Sunday, September 16, 2001

Holy war


See no evil

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        “We are engaged in a monumental struggle of good against evil,” President Bush said as columns of smoke were still lifting thousands of lost souls to the heavens.

        It doesn't get any clearer than that. Good vs. evil.

        Our enemies agree.

        “They believe we are evil,” said former NSC official Daniel Benjamin on PBS. “They are revolted by American culture.”

        He was explaining that the worldview of fundamentalist Islamics is pretty much unexplainable. They see this battle not just as a struggle to evict the great Satan United States and the infidel Israel from their holy land — they also see beyond to a much larger spiritual battle.

        Some Christians and Jews see it that way too, but their views are usually scorned as purple Kool-Aid fantasies.

        We cling to the secular here-and-now and mock the spiritual dimensions. But our enemies are fighting a Jihad. A holy war against Christians and Jews.

        Noga Maliniak, an Israeli who grew up under the cloud of terrorism, says Americans are about to discover what Israel has known for generations: “It's not something you can explain. They think a different way.”

        We're not supposed to say that on America's cultural campus. It's politically incorrect to mention differences, unless they are the approved cultural traditions celebrated at street festivals.

        But Lt. Col. Maliniak, who was the highest ranking woman in the Israeli Defense Forces before coming to Cincinnati as Israeli Emissary for the Jewish Federation, said we need to get over that.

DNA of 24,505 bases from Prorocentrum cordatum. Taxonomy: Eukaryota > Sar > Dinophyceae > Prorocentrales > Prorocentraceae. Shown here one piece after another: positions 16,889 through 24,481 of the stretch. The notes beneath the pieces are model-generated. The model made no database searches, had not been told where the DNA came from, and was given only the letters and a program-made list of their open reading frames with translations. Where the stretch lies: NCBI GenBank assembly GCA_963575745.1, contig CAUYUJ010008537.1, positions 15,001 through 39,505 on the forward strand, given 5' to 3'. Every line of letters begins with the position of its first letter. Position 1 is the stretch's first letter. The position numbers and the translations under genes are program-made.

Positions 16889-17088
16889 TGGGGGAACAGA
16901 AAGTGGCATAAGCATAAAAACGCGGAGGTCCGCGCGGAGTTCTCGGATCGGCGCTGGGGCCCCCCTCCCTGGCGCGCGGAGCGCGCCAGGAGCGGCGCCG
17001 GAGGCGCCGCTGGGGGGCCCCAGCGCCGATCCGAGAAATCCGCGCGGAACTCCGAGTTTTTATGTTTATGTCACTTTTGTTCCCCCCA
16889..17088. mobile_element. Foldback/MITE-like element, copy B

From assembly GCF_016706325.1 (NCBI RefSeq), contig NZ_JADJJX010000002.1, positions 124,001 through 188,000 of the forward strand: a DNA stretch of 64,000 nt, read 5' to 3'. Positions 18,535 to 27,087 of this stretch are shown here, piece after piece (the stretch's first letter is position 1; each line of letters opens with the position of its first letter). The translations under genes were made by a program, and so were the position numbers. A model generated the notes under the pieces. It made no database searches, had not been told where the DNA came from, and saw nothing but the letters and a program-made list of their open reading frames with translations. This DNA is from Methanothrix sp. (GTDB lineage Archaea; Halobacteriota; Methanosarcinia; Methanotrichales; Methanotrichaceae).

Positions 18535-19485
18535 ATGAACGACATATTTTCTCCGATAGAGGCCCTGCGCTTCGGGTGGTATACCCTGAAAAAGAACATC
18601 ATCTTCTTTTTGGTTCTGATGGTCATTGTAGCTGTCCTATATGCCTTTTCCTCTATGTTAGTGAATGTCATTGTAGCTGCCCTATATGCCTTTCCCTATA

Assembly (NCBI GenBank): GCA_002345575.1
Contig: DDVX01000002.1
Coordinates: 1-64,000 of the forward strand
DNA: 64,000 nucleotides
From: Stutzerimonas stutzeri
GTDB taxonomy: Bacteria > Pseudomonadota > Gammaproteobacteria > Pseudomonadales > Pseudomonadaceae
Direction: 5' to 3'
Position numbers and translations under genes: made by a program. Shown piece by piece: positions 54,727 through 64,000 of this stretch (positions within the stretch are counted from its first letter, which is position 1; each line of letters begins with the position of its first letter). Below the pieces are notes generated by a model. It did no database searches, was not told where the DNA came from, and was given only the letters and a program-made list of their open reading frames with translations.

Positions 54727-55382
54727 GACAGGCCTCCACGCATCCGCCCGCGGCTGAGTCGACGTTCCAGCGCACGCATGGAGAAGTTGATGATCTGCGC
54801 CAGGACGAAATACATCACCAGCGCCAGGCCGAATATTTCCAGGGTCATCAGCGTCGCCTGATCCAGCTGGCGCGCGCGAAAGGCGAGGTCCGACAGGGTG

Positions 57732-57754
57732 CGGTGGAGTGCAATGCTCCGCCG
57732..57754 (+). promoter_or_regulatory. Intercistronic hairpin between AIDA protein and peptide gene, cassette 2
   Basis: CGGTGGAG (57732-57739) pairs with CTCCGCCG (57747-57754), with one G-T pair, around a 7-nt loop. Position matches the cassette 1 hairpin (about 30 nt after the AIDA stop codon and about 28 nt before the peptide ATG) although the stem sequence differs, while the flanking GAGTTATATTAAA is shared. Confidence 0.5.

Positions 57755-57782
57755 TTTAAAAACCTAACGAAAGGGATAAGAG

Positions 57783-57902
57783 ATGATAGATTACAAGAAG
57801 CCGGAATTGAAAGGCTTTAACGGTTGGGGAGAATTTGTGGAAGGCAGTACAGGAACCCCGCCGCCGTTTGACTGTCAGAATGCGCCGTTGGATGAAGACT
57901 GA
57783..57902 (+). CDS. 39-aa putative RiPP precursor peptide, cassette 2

“Americans are so accepting of pluralism. For the fundamentalistic Arabs, there is no acceptance. There is one truth only.”

        She was horrified by scenes on TV of Palestinians dancing in the streets, singing and handing out candies to children to celebrate the terrorist attacks on Tuesday. Palestinian officials quickly stepped in to suppress the coverage and squelch the spontaneous dance of death, but they could not erase what the world had seen.

        “What brings people to this kind of response?” Mrs. Maliniak asked. “It's hatred, taught since they were little kids. Hatred of the Western way of life.”

        America's first and best impulse is to make sure our anger does not spill over to all Arab-Americans and Muslims. Hatred and murder is not part of their religion anymore than human sacrifice is part of Christianity and Judaism.

        We cannot fall into the trap of hating our neighbors. Welcoming all races and religions to our shores is what made our country great. But even that virtue can and will be used against us.

        Mrs. Maliniak has learned to live in the valley of the shadow of death, where days and nights are haunted by the hovering threat of shattering glass, thudding bombs and blood stains on sidewalks. Her advice:

        “I can tell you personally, the way we chose in my family, by decision, was not to get up in the morning and feel fear. The best way to deal with the terror is to go about your ordinary life.”

        “But all the time, above your head, you know there is a meaning for you to live in Israel. Americans don't think of that — what it means to live in America. Not everybody can cope with that.”

        This week I also spoke to Jennifer Stephens, who wrote the letter on this page next to a disturbing picture. I read her letter and looked at the photo. I saw the monster and the crucifix. Some will see them, some won't.

        Jennifer thought of the end times. “Its the first thing that popped into my head,” she said.

        There's something else in that picture: A metaphor. Some see the face of evil; others don't; and some will see it and deny it.

        But it's there.

        With God's help we will overcome it.

        Contact Enquirer Associate Editor Peter Bronson at 768-8301; fax: 768-8610; e-mail: pbronson@enquirer.com. Cincinnati.Com keyword: Bronson.

       



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